The past. For some the past is not just a time to be remembered, but also a time that they can’t seem to escape…a place that they chose to live in today. The inability to put the past in proper perspective and live in the present is a part of what we now call PTSD. The terms “shell-shocked” and “the fog of war” were used after WWI to describe that state of mind in which many soldier returned to civilian life. Whatever it is called, a major component of this condition is the inability to put the past behind and forge a new life ahead. You might occasionally encounter an ex-soldier with this condition wandering the streets. But, they might tell you that they are not wandering. They are “out on patrol”. They are living in the past.
For some who suffer from this condition, only professional help will be able to bring them into the here and now. For many it is enough to find a new mission, a new purpose, a new place to belong, a new “family”. A key factor in the inability to let go of the past for many soldiers may be that the friends they had in stressful combat situations became like family to them. These were people that they counted on to have their backs in firefights and to watch their backs on patrol. For many, younger soldiers, who were experiencing their first time away from their birth homes, these buddies became their family. When they return from these experiences in foreign lands and are released from active duty, many do not find any replacement for that feeling of mission or family, even if they return to their birth home. Some choose to live in the past, reliving their time with their buddies in combat, where they felt more comfortable, more “at home”.
Soldiers aren’t the only ones who suffer from this condition. Many of the mass shooting tragedies that we see in the news today have at their root a failed relationship – a romance or marriage gone bad. Some of the perpetrators in those cases may seek revenge as closure, a way out of the trap of the past that they have been living in. Most end with their own, self-inflicted death. These are people who can not put the past behind them and live in the moment.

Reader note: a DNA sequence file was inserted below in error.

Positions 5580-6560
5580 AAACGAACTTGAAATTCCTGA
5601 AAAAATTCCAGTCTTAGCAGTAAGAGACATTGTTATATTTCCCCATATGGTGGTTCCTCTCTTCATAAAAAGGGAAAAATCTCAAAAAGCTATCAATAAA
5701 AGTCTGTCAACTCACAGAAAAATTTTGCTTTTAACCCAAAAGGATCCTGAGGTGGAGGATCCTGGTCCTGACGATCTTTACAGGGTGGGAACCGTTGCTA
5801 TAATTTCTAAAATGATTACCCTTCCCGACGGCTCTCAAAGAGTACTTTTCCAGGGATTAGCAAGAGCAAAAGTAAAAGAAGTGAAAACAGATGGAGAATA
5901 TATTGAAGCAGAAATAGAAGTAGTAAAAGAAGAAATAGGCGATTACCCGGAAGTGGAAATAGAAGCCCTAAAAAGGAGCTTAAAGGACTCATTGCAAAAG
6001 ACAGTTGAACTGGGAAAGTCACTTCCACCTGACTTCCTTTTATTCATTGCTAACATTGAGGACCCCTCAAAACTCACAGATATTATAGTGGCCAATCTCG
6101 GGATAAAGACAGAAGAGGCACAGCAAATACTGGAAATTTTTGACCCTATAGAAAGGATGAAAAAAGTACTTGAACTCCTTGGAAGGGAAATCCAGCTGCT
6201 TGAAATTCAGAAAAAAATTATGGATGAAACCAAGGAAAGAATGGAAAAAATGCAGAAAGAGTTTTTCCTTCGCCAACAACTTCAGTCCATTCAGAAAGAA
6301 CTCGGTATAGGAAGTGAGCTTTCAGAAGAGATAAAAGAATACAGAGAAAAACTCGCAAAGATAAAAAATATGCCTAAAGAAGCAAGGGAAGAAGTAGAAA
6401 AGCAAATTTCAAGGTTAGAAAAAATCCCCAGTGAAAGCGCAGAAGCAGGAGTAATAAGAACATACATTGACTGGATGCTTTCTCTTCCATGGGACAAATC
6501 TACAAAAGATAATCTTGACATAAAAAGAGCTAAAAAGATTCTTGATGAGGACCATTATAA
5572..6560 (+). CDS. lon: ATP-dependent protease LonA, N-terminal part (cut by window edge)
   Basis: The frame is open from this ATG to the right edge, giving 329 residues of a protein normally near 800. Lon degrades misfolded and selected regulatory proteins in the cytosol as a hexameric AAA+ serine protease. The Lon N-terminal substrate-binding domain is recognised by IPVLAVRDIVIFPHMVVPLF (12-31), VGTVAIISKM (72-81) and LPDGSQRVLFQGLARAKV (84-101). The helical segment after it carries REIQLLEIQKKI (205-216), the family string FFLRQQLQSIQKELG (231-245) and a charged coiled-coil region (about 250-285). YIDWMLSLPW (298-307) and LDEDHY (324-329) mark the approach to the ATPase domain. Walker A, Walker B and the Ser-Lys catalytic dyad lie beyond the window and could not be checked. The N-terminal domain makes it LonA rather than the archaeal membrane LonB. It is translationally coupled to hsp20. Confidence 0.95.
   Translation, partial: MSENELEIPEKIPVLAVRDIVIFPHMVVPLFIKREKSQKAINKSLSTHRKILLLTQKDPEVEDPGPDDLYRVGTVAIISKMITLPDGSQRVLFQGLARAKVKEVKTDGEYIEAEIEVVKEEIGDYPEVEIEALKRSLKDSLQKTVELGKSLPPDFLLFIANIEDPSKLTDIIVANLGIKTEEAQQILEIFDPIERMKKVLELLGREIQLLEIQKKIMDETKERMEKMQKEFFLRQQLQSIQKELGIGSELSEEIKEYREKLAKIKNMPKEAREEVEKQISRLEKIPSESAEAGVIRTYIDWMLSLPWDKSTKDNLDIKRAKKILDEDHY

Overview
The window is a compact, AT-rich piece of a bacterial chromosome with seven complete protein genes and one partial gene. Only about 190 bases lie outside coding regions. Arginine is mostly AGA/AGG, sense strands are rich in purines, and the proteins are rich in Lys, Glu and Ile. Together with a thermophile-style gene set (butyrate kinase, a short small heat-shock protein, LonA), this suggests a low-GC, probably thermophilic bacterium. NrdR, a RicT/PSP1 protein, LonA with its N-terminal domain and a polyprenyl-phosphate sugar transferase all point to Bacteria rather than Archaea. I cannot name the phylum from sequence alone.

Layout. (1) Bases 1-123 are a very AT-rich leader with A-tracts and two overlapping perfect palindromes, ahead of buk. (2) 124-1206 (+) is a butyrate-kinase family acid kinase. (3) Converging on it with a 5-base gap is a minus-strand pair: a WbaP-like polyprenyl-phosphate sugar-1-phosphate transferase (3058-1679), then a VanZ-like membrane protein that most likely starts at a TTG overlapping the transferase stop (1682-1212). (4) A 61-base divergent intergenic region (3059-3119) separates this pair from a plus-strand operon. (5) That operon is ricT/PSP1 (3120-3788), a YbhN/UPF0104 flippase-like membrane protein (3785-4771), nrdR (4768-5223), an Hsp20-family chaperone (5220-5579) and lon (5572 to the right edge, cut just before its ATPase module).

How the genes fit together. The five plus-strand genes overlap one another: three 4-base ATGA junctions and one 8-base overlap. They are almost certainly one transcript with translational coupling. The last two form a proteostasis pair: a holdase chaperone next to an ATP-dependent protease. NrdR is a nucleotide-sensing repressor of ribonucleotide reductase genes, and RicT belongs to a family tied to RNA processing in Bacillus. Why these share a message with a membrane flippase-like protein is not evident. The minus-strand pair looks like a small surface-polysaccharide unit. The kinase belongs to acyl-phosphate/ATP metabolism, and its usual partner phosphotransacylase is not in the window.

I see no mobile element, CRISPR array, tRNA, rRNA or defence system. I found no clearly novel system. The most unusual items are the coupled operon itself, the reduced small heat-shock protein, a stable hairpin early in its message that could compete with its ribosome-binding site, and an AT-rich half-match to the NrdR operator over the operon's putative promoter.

It may seem like a daunting task to try to help someone with this condition. Many are initially resistant to help. But, remember that a key component is the lack of a new “family” that they can relate to and feel comfortable with, a new squad to be a part of with a new mission. Perhaps that s why programs to match up veterans struggling with PTSD with dogs is so effective. Dogs provide unconditional love in return for their care and caring for them provides a sense of purpose and mission to the vet. Caring for the animal forces them to live in the present.
Dogs can provide a wonderful first step back into the present for many of those vets, but you can provide the next vital step, if you will jump in and help. You can become that buddie that they can talk to and share stories. You can become a source of ideas and inspiration to take the necessary steps to get back into the mainstream of life and the workforce. Some may not realize that the time that they spent in the service equipped them with many of the skills that are valued in the workplace. The ability to take instructions and act upon them and the ability to work within a team structure are critical skills in today’s workforce. The old squad in combat becomes the work team in the plant or office. Help your buddie see that he/she can be a valued member of a new family at work and after hours. Help them stop living in the past and encourage their participation in the here and now. Let them know that you have their backs.
For those non-soldiers whose sense of loss or fear or self-doubt has driven them into isolation and a life in the past, it is important that they, too, find new purpose and relationships in the present. You can provide that bridge to the present by committing little more than your time. Just spending time with them listening is sometimes the best way to help them find their way out of the past. Just responding with comments like, “that must have been great, but what are you doing now?” might help. The idea is to help them re-establish perspective…to see that those things are in the past and that they need to focus more on the present. Perhaps the most difficult situation to deal with is the loss of a loved one – a spouse, a parent or a child. The challenge is to help them see those memories of the lost one as a place that they can visit from time to time… hopefully a happy place, but not a place to live in.
I love this quote from a book by Beryl Markham from her book West with the Night – “I have learned that if you must leave a place that you have lived in and loved and where all your yesteryears are buried deep, leave it any way except a slow way, leave it the fastest way you can. Never turn back and never believe that an hour you remember is a better hour because it is dead. Passed years seem safe ones, vanquished ones, while the future lives in a cloud, formidable from a distance.”
The past is no place to live, but you can get stuck there sometimes. I’ve written twice recently about living in the moment and this little quote from George Harrison ties these two themes together nicely – “It’s being here now that’s important. There’s no past and there’s no future. Time is a very misleading thing. All there is ever, is the now. We can gain experience from the past, but we can’t relive it; and we can hope for the future, but we don’t know if there is one.”
So remember the past, but don’t live there. Learn from the past, but dwell upon it (or in it). Your past might have been happy or sad, wonderful or horrible, boring or fulfilling; but, what are you doing now?